This year’s test included three cab styles, a twin-turbo V-6, a gas V-8, and a turbodiesel I-6, one ½-ton, two ¾-tons and pricing differences that covered a range of nearly $20,000. On the surface it would appear that none of these vehicles are direct competitors, yet they are all adept at fulfilling the pickup truck mission. It is the customizability in today’s selection of trucks that makes this segment so compelling. While they may not go head-to-head on the showroom floor, these three trucks represent a great look at today’s pickup technology.
Arguably the most advanced truck in the group was the Ford F-150. From its state-of-the-art V-6, an engine that really does offer the power of an Eight with the fuel economy of a Six, to its smooth-shifting six-speed automatic transmission, the Ford was the epitome of a modern pickup and the favorite of early-adopters and techno-geeks. Ford also uses an electrically assisted power steering system to save gas, but our testers found it over boosted and vague, with as much feedback as you would get from yelling at the San Diego Chargers through the TV.
Technology didn’t stop under the hood, however. The interior of the Ford featured a modern layout that included full gauges and a 4.2-inch LCD screed nestled in the instrument cluster that Ford calls a Productivity Screen. Similar to having a smartphone at your fingertips, the Ford system has the ability to show common information, such as fuel economy and towing information, but has a special Off-Road menu that shows the status of the drivetrain among other things. We also found Ford’s navigation system and weather radar overlay superior to either system in the Ram trucks. Front power and heated seats matched with power pedals and large mirrors made finding an optimal seating position easy. The niceties offset the fact that Ford had the smallest cab of the group and although the rear legroom was compromised, the rear seat was surprisingly accommodating.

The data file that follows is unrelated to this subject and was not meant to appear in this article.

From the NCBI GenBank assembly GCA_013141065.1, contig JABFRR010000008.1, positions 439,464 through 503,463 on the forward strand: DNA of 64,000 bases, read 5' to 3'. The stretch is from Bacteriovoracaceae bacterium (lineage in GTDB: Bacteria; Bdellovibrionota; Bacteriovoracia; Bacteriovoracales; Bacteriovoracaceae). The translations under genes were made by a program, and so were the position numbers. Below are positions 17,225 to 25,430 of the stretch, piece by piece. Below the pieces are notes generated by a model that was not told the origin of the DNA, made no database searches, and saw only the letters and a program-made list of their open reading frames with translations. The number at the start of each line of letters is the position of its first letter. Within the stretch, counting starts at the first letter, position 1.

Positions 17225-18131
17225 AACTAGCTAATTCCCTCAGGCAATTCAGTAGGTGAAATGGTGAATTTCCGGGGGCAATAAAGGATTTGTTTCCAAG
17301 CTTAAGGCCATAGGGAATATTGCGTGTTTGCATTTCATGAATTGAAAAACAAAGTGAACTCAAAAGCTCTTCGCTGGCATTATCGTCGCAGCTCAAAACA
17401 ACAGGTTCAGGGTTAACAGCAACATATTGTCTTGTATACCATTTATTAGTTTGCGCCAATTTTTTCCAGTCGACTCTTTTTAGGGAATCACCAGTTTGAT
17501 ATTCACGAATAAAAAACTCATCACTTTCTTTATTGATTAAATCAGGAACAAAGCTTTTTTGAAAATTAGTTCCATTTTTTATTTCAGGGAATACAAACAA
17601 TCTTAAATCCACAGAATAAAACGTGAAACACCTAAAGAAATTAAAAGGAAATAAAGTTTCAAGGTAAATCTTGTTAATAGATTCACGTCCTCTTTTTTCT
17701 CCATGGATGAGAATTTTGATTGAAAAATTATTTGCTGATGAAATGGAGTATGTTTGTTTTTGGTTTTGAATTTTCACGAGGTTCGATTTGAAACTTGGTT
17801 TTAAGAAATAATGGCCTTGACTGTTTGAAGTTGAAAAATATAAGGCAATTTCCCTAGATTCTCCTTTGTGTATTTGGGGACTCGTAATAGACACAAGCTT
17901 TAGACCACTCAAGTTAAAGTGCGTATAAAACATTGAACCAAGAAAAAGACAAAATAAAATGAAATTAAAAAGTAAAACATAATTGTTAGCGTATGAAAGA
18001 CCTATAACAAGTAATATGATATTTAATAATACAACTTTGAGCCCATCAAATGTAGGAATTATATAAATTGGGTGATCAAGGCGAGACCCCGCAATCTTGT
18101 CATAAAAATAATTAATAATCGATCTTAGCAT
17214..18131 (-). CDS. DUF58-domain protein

On the highway, the Ford offered the best ride with its soft front end tuning. Overall the F-150 was the most fun to drive, with a sporty feel, aided by an ability to summon hard power when exiting out of corners. More than once the EcoBoost surprised with exceptional passing power, but it also reminded us every time we stepped in to the throttle and heard its odd exhaust note that it is not a V-8.
On the flip side, the Hemi-powered Power Wagon never disappointed the ears when we dipped in to the throttle. With a purely American truck exhaust note emanating from the smooth V-8, the Power Wagon was nearly as fun to drive as the Ford, but in a more traditional and truck-like way. The Bilstein shocks are tuned about as perfectly as one could expect and they manage chassis motions of the 6,800-pound Power Wagon remarkably well.
The interior of the Power Wagon is sized right in between the Ford and the Mega Cab and offered the best outward visibility of the bunch. The inside is not as flashy as the other trucks with vinyl flooring and cloth seats, but it still had all the basic amenities one would expect, such as power windows and door locks, full gauges, and a few upgrades such as navigation. Although the cheaper 430N Garmin-based system we used didn’t do anything to win over the staff. Its interface was simple, but sometimes frustrating to use and the quality of the display was lower than that of the nicer, albeit more expensive, 730N system in the Mega Cab.